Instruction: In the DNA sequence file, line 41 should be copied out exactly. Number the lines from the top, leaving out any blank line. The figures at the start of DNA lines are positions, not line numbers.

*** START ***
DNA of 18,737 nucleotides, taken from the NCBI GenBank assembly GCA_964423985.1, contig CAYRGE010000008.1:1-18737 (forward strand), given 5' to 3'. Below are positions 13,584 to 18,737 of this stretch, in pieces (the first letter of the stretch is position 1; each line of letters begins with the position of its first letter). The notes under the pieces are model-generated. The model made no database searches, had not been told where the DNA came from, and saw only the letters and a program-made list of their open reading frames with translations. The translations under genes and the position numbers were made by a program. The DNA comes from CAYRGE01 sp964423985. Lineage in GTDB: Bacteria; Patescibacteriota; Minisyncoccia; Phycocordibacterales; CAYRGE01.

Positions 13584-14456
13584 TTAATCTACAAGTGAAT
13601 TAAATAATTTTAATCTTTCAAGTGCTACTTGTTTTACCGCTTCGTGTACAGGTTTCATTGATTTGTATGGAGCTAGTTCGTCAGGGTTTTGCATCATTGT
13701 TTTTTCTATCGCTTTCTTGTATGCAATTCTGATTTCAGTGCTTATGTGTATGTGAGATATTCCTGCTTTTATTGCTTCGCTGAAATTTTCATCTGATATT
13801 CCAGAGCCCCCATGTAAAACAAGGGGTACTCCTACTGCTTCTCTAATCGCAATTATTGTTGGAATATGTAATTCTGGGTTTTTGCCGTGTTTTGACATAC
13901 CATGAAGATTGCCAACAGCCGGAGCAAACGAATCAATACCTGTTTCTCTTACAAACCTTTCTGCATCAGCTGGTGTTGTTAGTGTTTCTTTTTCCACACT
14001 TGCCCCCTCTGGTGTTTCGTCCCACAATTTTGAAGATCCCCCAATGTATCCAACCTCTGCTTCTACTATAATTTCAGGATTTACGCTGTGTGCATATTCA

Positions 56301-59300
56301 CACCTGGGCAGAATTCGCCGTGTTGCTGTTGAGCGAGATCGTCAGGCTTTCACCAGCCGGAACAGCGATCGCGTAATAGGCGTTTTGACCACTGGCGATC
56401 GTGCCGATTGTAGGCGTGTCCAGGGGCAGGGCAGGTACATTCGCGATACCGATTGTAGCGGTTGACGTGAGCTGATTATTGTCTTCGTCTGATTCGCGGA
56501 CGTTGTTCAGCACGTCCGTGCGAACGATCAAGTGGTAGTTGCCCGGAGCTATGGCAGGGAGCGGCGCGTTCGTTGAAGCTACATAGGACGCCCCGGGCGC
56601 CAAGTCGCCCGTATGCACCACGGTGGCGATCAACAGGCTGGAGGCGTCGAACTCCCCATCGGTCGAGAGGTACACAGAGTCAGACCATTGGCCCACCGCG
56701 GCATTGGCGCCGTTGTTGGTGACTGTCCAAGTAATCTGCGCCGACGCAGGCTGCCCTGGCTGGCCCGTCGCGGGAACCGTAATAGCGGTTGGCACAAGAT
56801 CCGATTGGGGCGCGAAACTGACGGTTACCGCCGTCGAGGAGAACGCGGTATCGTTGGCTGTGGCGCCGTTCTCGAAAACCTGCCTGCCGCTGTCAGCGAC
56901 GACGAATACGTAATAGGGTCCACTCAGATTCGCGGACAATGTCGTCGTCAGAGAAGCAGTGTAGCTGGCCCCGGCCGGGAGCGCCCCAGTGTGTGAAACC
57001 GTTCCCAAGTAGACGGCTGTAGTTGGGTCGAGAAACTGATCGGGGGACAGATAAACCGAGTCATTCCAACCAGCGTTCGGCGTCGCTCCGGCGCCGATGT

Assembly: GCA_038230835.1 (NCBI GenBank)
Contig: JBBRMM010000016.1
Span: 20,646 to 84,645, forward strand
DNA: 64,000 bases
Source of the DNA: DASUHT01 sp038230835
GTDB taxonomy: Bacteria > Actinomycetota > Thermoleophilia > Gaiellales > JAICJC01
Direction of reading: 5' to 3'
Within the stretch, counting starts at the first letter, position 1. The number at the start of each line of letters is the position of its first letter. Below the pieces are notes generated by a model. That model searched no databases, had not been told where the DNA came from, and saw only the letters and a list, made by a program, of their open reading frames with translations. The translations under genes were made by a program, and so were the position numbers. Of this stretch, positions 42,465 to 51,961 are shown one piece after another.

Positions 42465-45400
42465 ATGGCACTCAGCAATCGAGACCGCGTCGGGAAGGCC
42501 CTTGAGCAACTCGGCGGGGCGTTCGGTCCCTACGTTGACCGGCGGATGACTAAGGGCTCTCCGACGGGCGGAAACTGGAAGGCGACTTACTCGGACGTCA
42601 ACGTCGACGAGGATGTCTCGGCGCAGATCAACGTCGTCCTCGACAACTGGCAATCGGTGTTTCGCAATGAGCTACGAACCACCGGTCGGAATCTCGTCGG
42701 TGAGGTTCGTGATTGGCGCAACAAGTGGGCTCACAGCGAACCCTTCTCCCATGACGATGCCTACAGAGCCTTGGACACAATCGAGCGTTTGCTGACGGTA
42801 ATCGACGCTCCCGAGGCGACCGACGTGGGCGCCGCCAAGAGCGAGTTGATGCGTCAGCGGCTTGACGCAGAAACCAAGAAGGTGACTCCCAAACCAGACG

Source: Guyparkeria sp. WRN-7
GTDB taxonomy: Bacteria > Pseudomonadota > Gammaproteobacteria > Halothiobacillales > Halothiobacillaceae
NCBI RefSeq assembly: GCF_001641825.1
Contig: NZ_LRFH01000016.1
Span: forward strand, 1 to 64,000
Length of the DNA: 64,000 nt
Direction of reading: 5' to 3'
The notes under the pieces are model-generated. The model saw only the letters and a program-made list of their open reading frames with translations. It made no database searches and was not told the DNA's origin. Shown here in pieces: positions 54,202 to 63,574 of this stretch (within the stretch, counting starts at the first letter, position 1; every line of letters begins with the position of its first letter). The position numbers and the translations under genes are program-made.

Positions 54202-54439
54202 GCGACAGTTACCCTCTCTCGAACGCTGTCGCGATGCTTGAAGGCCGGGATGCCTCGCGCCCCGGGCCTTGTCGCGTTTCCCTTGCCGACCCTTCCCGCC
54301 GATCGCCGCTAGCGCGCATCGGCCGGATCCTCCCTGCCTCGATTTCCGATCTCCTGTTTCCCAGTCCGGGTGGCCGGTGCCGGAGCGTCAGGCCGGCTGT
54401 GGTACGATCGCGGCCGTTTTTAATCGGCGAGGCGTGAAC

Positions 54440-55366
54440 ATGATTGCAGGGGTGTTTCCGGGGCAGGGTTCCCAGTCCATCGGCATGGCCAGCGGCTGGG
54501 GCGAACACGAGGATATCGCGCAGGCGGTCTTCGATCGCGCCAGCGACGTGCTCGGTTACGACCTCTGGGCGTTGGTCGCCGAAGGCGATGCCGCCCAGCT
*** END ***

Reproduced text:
54202 GCGACAGTTACCCTCTCTCGAACGCTGTCGCGATGCTTGAAGGCCGGGATGCCTCGCGCCCCGGGCCTTGTCGCGTTTCCCTTGCCGACCCTTCCCGCC